Boris Johnson yesterday (7 November) announced £35 million of investment to improve cyclists’ safety on London’s busiest bike lanes (Evening Standard).
The Mayor was in Stratford to officially open the extension to Superhighway 2, or CS2, and announce a wider scheme to improve safety of the superhighway network.
The Evening Standard report says that CS2 has come in for criticism from some quarters, most recently by the coroner investigating the deaths of Brian Dorling and Philippine de Gerin-Ricard, both of whom were killed on or near the route.
The stretch from Stratford to Whitechapel will be completely overhauled with cyclists physically separated from vehicles for large parts of the route using concrete curbs or “rumble” strips.
New cyclist-only traffic lights – the first of their kind in the UK – will give riders a head start at five major junctions and separate them from left-turning vehicles.
The overhaul of CS2, which carries up to 400 cyclists an hour into the City, will begin next year and cost £20m.
Yesterday, London cyclists got their first fully segregated superhighway, a £4 million, two-mile, two-directional stretch from Bow to Stratford town centre. The prototype – delayed by the Olympics – also showcases bus-stop ‘bypasses’ which allow cyclists to safely undertake stationery buses.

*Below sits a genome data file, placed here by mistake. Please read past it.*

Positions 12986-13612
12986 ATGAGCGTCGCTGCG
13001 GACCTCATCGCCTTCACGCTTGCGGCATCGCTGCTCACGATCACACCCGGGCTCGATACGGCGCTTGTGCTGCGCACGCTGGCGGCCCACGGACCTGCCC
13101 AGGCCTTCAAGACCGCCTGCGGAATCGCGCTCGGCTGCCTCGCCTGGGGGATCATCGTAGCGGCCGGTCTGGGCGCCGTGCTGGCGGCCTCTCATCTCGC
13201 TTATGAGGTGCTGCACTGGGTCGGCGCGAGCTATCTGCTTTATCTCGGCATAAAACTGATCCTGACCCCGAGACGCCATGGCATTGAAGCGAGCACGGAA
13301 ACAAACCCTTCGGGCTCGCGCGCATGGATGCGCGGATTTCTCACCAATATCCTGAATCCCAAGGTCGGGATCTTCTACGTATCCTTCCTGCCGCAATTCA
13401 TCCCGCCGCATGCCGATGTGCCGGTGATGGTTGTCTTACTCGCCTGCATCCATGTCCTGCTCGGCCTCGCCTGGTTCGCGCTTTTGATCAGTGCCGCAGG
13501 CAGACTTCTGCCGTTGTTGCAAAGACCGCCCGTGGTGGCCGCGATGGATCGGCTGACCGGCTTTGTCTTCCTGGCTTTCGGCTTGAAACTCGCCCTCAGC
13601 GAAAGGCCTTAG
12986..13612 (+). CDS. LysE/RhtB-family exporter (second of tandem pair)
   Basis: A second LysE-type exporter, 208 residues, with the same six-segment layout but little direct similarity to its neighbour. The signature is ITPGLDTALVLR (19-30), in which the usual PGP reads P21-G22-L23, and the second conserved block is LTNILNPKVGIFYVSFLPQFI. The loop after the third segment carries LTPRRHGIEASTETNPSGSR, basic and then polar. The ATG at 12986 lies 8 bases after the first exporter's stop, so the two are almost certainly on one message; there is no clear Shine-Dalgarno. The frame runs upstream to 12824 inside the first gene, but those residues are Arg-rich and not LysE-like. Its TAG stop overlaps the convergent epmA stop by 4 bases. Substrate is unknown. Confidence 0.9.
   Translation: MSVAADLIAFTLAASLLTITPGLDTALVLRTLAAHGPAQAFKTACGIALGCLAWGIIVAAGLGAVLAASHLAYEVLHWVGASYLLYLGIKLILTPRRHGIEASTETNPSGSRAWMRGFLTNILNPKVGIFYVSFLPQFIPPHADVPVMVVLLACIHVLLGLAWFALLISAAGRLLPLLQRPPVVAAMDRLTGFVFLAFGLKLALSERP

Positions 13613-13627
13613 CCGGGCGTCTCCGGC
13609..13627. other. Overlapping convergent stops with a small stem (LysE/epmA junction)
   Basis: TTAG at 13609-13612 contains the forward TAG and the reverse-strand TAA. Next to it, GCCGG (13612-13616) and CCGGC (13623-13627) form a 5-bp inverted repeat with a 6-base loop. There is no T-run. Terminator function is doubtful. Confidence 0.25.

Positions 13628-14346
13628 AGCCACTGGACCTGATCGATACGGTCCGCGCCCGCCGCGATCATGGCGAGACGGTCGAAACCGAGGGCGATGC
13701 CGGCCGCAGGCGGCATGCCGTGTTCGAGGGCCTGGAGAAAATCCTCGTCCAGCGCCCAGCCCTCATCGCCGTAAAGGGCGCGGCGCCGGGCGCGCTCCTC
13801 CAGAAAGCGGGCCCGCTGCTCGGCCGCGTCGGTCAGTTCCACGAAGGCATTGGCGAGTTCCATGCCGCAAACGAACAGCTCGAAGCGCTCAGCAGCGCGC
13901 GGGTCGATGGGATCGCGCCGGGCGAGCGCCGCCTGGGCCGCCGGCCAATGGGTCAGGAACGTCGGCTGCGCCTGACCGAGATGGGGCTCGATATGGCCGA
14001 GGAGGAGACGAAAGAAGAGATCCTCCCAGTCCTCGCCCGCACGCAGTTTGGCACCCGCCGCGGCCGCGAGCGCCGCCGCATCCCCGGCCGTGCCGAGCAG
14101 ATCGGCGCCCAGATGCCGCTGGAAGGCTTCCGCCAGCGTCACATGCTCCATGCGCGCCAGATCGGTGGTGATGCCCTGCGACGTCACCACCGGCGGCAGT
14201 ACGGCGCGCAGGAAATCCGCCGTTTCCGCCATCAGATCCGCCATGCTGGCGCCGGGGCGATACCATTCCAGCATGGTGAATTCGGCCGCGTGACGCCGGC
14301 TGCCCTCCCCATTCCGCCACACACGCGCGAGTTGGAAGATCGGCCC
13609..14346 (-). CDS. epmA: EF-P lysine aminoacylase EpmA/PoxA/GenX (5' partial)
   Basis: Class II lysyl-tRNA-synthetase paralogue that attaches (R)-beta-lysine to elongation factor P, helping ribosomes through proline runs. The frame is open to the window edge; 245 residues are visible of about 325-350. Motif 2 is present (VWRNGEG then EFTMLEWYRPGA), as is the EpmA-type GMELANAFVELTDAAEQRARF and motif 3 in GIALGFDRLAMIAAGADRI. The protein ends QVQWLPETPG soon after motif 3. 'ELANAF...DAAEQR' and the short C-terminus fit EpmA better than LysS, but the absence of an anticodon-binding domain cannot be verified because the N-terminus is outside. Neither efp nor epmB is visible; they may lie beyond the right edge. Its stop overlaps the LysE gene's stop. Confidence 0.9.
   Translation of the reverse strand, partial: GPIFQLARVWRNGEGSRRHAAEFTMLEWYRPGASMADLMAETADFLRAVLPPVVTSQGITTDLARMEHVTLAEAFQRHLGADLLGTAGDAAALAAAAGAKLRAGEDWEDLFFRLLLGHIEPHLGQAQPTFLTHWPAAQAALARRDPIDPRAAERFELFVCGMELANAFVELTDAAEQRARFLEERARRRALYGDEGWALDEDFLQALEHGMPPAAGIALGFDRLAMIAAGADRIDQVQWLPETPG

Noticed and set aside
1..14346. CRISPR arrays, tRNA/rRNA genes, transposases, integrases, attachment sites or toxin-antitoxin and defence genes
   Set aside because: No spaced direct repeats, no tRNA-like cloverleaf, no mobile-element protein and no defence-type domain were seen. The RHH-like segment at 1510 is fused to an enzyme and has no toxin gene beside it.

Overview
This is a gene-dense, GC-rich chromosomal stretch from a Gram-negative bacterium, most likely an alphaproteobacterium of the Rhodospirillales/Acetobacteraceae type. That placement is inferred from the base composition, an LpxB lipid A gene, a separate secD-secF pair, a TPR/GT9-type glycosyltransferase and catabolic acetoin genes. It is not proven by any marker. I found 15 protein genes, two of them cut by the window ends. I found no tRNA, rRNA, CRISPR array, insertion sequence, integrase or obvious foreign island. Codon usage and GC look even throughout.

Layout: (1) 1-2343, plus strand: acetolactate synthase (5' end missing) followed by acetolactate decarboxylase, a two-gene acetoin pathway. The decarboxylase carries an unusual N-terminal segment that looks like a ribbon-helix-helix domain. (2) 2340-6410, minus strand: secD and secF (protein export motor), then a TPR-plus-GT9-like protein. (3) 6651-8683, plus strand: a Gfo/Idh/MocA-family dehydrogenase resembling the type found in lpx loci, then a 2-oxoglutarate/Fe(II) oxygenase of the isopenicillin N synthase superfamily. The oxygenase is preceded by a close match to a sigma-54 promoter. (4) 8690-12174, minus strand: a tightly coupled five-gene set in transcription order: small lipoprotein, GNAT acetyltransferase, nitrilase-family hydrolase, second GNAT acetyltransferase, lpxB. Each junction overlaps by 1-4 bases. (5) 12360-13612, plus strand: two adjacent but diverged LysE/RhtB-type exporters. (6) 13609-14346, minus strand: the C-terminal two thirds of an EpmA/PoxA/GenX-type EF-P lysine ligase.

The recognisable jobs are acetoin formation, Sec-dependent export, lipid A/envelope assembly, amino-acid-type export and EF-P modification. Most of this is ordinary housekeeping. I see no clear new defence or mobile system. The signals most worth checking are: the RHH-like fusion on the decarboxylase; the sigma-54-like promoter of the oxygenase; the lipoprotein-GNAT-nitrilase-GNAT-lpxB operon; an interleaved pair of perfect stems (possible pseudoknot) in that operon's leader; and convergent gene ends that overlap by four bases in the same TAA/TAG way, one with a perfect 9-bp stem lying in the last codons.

Boris Johnson said: “This superhighway is the first physical fruit of my promise to improve the experience of cycling in London.
“I am also today announcing that we will build a second substantially-segregated cycle superhighway through the heart of central London – adding a north-south segregated route to our already-announced east-west route.
“I share people’s impatience for change. We have taken the time to ensure that it is done properly – but that physical change is now underway.”
According to the Evening Standard, all other superhighways will be overhauled, starting with the City-bound route CS7 through Tooting, Balham and Clapham.
While not all existing superhighways will be fully segregated, they will be improved using a combination of better junctions, segregation, semi-segregation and other measures to reduce exposure to traffic.
The £35m overhaul of the superhighways is the first major allocation out of the mayor’s £913m cycling fund to deliver his cycle vision over 10 years.
Click here to read the full Evening Standard report.